Created on Monday, 30 September 2013 Written by RUSTY MILLER, AP Sports Writer
COLUMBUS, Ohio (AP) — Judging from the postgame mood in the Ohio State locker room, it would be easy to think that No. 4 Ohio State had just had its dreams of an unbeaten season smashed.
Instead, the Buckeyes won an entertaining and competitive game 31-24 before a rowdy partisan crowd of 105,826.
But there were several reasons for the somber and sober feelings wafting in the air.
Just before he stepped before reporters, Ohio State coach Urban Meyer found out that co-captain and starting safety Christian Bryant had broken an ankle on one of the final plays.
"Our leader is in an ambulance right now going to the hospital to have surgery on his leg," Meyer said, fighting his emotions. "There's no doubt about if he is one of our leaders. And he's just devastated."
So were the Buckeyes. Bryant is their fourth-leading tackler and a spirited, demonstrative beacon in the secondary. Now the senior will be out for several weeks — possibly the rest of the season — pending further analysis by team doctors.
"That's my partner, man," said his running mate at safety, C.J. Barnett. "We don't expect a drop off (in talent with the replacement) but it's huge on the leadership part. He's like a pit bull out there."
Meyer also wondered who would pick up the emotional slack for Bryant.
Wide receiver Devin Smith was like many Ohio State players who were still in a state of shock after Barnett was helped off the field after the 60th of Wisconsin's 61 offensive plays. Bryant was hurt when he made contact with another player while pursuing a Badgers receiver.
"Everyone's hurt about it," Smith said of Barnett's injury. "Especially me because he's my cousin. I'm very tight with him. He's worked his tail off and just wanted to have a great season."
Bryant's most likely replacement is sophomore Ron Tanner or senior Corey "Pittsburgh" Brown.
As if that weren't enough, there were other reasons why the celebration was muted.
The game, a draining slugfest between two evenly matched teams, ended not long before midnight. No one could blame them if the Buckeyes were worn out after a long, emotional day.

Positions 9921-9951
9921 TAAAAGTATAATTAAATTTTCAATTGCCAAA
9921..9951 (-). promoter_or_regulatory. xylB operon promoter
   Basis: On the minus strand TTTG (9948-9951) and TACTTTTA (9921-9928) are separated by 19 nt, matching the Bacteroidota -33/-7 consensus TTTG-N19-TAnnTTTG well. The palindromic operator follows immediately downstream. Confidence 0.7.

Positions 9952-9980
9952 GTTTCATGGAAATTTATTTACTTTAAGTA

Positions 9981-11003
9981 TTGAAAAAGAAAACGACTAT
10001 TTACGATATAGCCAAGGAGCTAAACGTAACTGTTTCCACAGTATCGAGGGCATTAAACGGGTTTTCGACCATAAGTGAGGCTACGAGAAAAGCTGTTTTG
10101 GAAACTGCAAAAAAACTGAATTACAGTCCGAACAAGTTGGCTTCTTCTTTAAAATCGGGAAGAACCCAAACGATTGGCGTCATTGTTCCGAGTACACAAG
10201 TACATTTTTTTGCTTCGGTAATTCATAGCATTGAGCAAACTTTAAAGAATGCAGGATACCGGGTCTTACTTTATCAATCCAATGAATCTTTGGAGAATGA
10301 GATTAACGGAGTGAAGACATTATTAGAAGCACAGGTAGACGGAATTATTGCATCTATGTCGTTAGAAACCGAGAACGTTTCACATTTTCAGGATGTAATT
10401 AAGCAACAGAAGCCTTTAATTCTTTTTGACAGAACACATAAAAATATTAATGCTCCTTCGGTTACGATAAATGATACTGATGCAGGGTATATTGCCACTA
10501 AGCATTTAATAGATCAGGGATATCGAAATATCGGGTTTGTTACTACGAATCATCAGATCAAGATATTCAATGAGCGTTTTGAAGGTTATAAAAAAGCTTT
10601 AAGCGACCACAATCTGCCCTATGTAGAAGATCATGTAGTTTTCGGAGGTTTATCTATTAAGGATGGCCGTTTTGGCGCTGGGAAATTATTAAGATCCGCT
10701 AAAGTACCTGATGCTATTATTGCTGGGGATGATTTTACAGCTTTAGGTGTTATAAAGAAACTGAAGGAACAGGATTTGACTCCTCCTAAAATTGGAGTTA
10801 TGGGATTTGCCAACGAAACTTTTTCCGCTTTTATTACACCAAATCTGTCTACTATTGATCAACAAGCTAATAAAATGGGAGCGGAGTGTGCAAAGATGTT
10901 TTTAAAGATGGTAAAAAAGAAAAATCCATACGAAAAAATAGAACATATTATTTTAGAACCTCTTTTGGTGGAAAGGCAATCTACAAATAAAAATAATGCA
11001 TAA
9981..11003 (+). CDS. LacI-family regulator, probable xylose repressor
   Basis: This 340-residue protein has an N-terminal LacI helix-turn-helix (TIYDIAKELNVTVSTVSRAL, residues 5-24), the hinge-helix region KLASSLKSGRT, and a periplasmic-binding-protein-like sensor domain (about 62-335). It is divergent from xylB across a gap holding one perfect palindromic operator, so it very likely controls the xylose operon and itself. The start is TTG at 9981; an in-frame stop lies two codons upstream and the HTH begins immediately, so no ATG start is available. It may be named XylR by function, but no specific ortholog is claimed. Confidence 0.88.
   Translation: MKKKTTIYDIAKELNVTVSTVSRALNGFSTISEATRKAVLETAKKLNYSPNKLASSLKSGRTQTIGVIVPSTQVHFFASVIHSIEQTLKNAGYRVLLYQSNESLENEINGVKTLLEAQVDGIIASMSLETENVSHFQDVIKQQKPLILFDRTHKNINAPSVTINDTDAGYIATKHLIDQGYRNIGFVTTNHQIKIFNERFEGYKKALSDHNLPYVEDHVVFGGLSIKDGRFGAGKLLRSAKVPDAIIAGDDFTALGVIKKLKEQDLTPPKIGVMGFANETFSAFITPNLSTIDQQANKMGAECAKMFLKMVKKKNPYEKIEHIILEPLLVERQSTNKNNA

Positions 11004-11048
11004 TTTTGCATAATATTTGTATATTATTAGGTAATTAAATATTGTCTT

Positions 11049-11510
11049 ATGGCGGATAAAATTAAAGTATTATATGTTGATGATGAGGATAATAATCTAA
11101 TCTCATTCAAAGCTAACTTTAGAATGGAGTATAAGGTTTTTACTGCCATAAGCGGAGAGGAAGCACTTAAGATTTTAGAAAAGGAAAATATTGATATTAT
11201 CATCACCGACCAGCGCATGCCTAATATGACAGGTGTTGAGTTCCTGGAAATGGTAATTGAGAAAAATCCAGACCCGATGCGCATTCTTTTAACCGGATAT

Then there was the looming awareness for the Buckeyes that even though they had just proved themselves, now they have to do it all over again a week later.
They get another stiff test on Saturday when they travel to play No. 16 Northwestern in yet another primetime showdown.
"We got to keep moving forward and keep everybody locked in on the target," Meyer said. "And it's going to be a tough target again next week."
Ohio State will step into a packed Ryan Field to meet a Northwestern (4-0) team playing its first Big Ten game on its homecoming. Coach Pat Fitzgerald, a former defensive star for the Wildcats, is in his eighth season as head coach at his alma mater.
They are striving to be 5-0 for the second consecutive year. Yet they're still seeking a headline-grabbing win to mark the program's ascension to the national stage.
Oh, and while Ohio State was going toe-to-toe with physical Wisconsin, Northwestern had a bye week.
After a 35-21 home win on Sept. 21 over Maine, Fitzgerald already had his eyes fixed on the next hurdle for his program.
"I think we've been a part of a lot of games that are important," he said. "This is the first opportunity to play Big Ten football so that's why it's important."
The Buckeyes carry the nation's longest winning streak, 17 games, into Evanston, Ill. They've become used to having teams want to make a name for themselves by ending it.
"The target's big," offensive lineman Andrew Norwell said. "There's no letting go of the throttle."